I was very aware of how baffling our service can be at our healing service on Wednesday. There was a young woman who is doing on online graduate program in religious studies. She had a homework assignment to go to a church outside of her denomination. While a faithful member of a non-denominational church, she felt like she had stepped into a totally different world. She was totally surprised when I asked what she would like prayers for and she said, “I’m pregnant with my first child.” So I prayed for a healthy pregnancy and a safe delivery. She was not expecting that! We all need to realize how different our service is for anybody who isn’t from a liturgical tradition.  

 The next time you visit a church on vacation or in your travels look at that church through the eyes not only of a visitor, but of someone who is new to our faith, maybe even new to Christianity. Then come back here and walk in our doors and look around as if you had never been here before. Please tell me what you notice. 

 Finally we need to remember that the person walking in the door is not looking for a committee or commission to join, they are looking for a relationship with God and Christ even if they do not have the words to articulate what they are seeking. Brian McClaren once wrote “People come looking for God and we give them the church, the institution. We need to approach the potential new member with what we can do for them, rather than what can they do for us. Invite them to come to Sunday School, don’t ask them to teach it right away! Offer to sit with them if they are not familiar with our service. Invite them to coffee hour. Make sure they meet the Vestry on Duty and get a welcome bag.  Welcome the stranger. This is how we get rid of stumbling blocks.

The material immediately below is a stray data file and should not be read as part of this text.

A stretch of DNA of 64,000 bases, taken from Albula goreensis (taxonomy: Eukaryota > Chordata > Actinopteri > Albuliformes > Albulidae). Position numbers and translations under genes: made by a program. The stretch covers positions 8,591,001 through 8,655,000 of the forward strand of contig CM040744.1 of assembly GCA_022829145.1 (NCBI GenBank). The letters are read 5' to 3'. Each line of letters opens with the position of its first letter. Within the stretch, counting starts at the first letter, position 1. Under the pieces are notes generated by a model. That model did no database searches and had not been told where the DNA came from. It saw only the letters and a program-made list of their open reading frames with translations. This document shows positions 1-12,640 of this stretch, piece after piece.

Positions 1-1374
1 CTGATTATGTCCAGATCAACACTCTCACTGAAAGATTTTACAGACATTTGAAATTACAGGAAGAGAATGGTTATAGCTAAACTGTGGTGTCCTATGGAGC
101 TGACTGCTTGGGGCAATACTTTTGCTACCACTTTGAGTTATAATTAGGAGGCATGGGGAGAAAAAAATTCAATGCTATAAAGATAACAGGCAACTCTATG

An emphasis as we return to whatever our normal will be, is to strive to never put a stumbling block in anyone’s path. Oh it will happen, we are only human and I will make mistakes just as all of you will. What is important is that we continue to focus on being a welcoming community of followers of Christ. That is why we are here and have been here in Katy for 63 years. Loving God and loving our neighbors! May we have many more years of sharing the faith.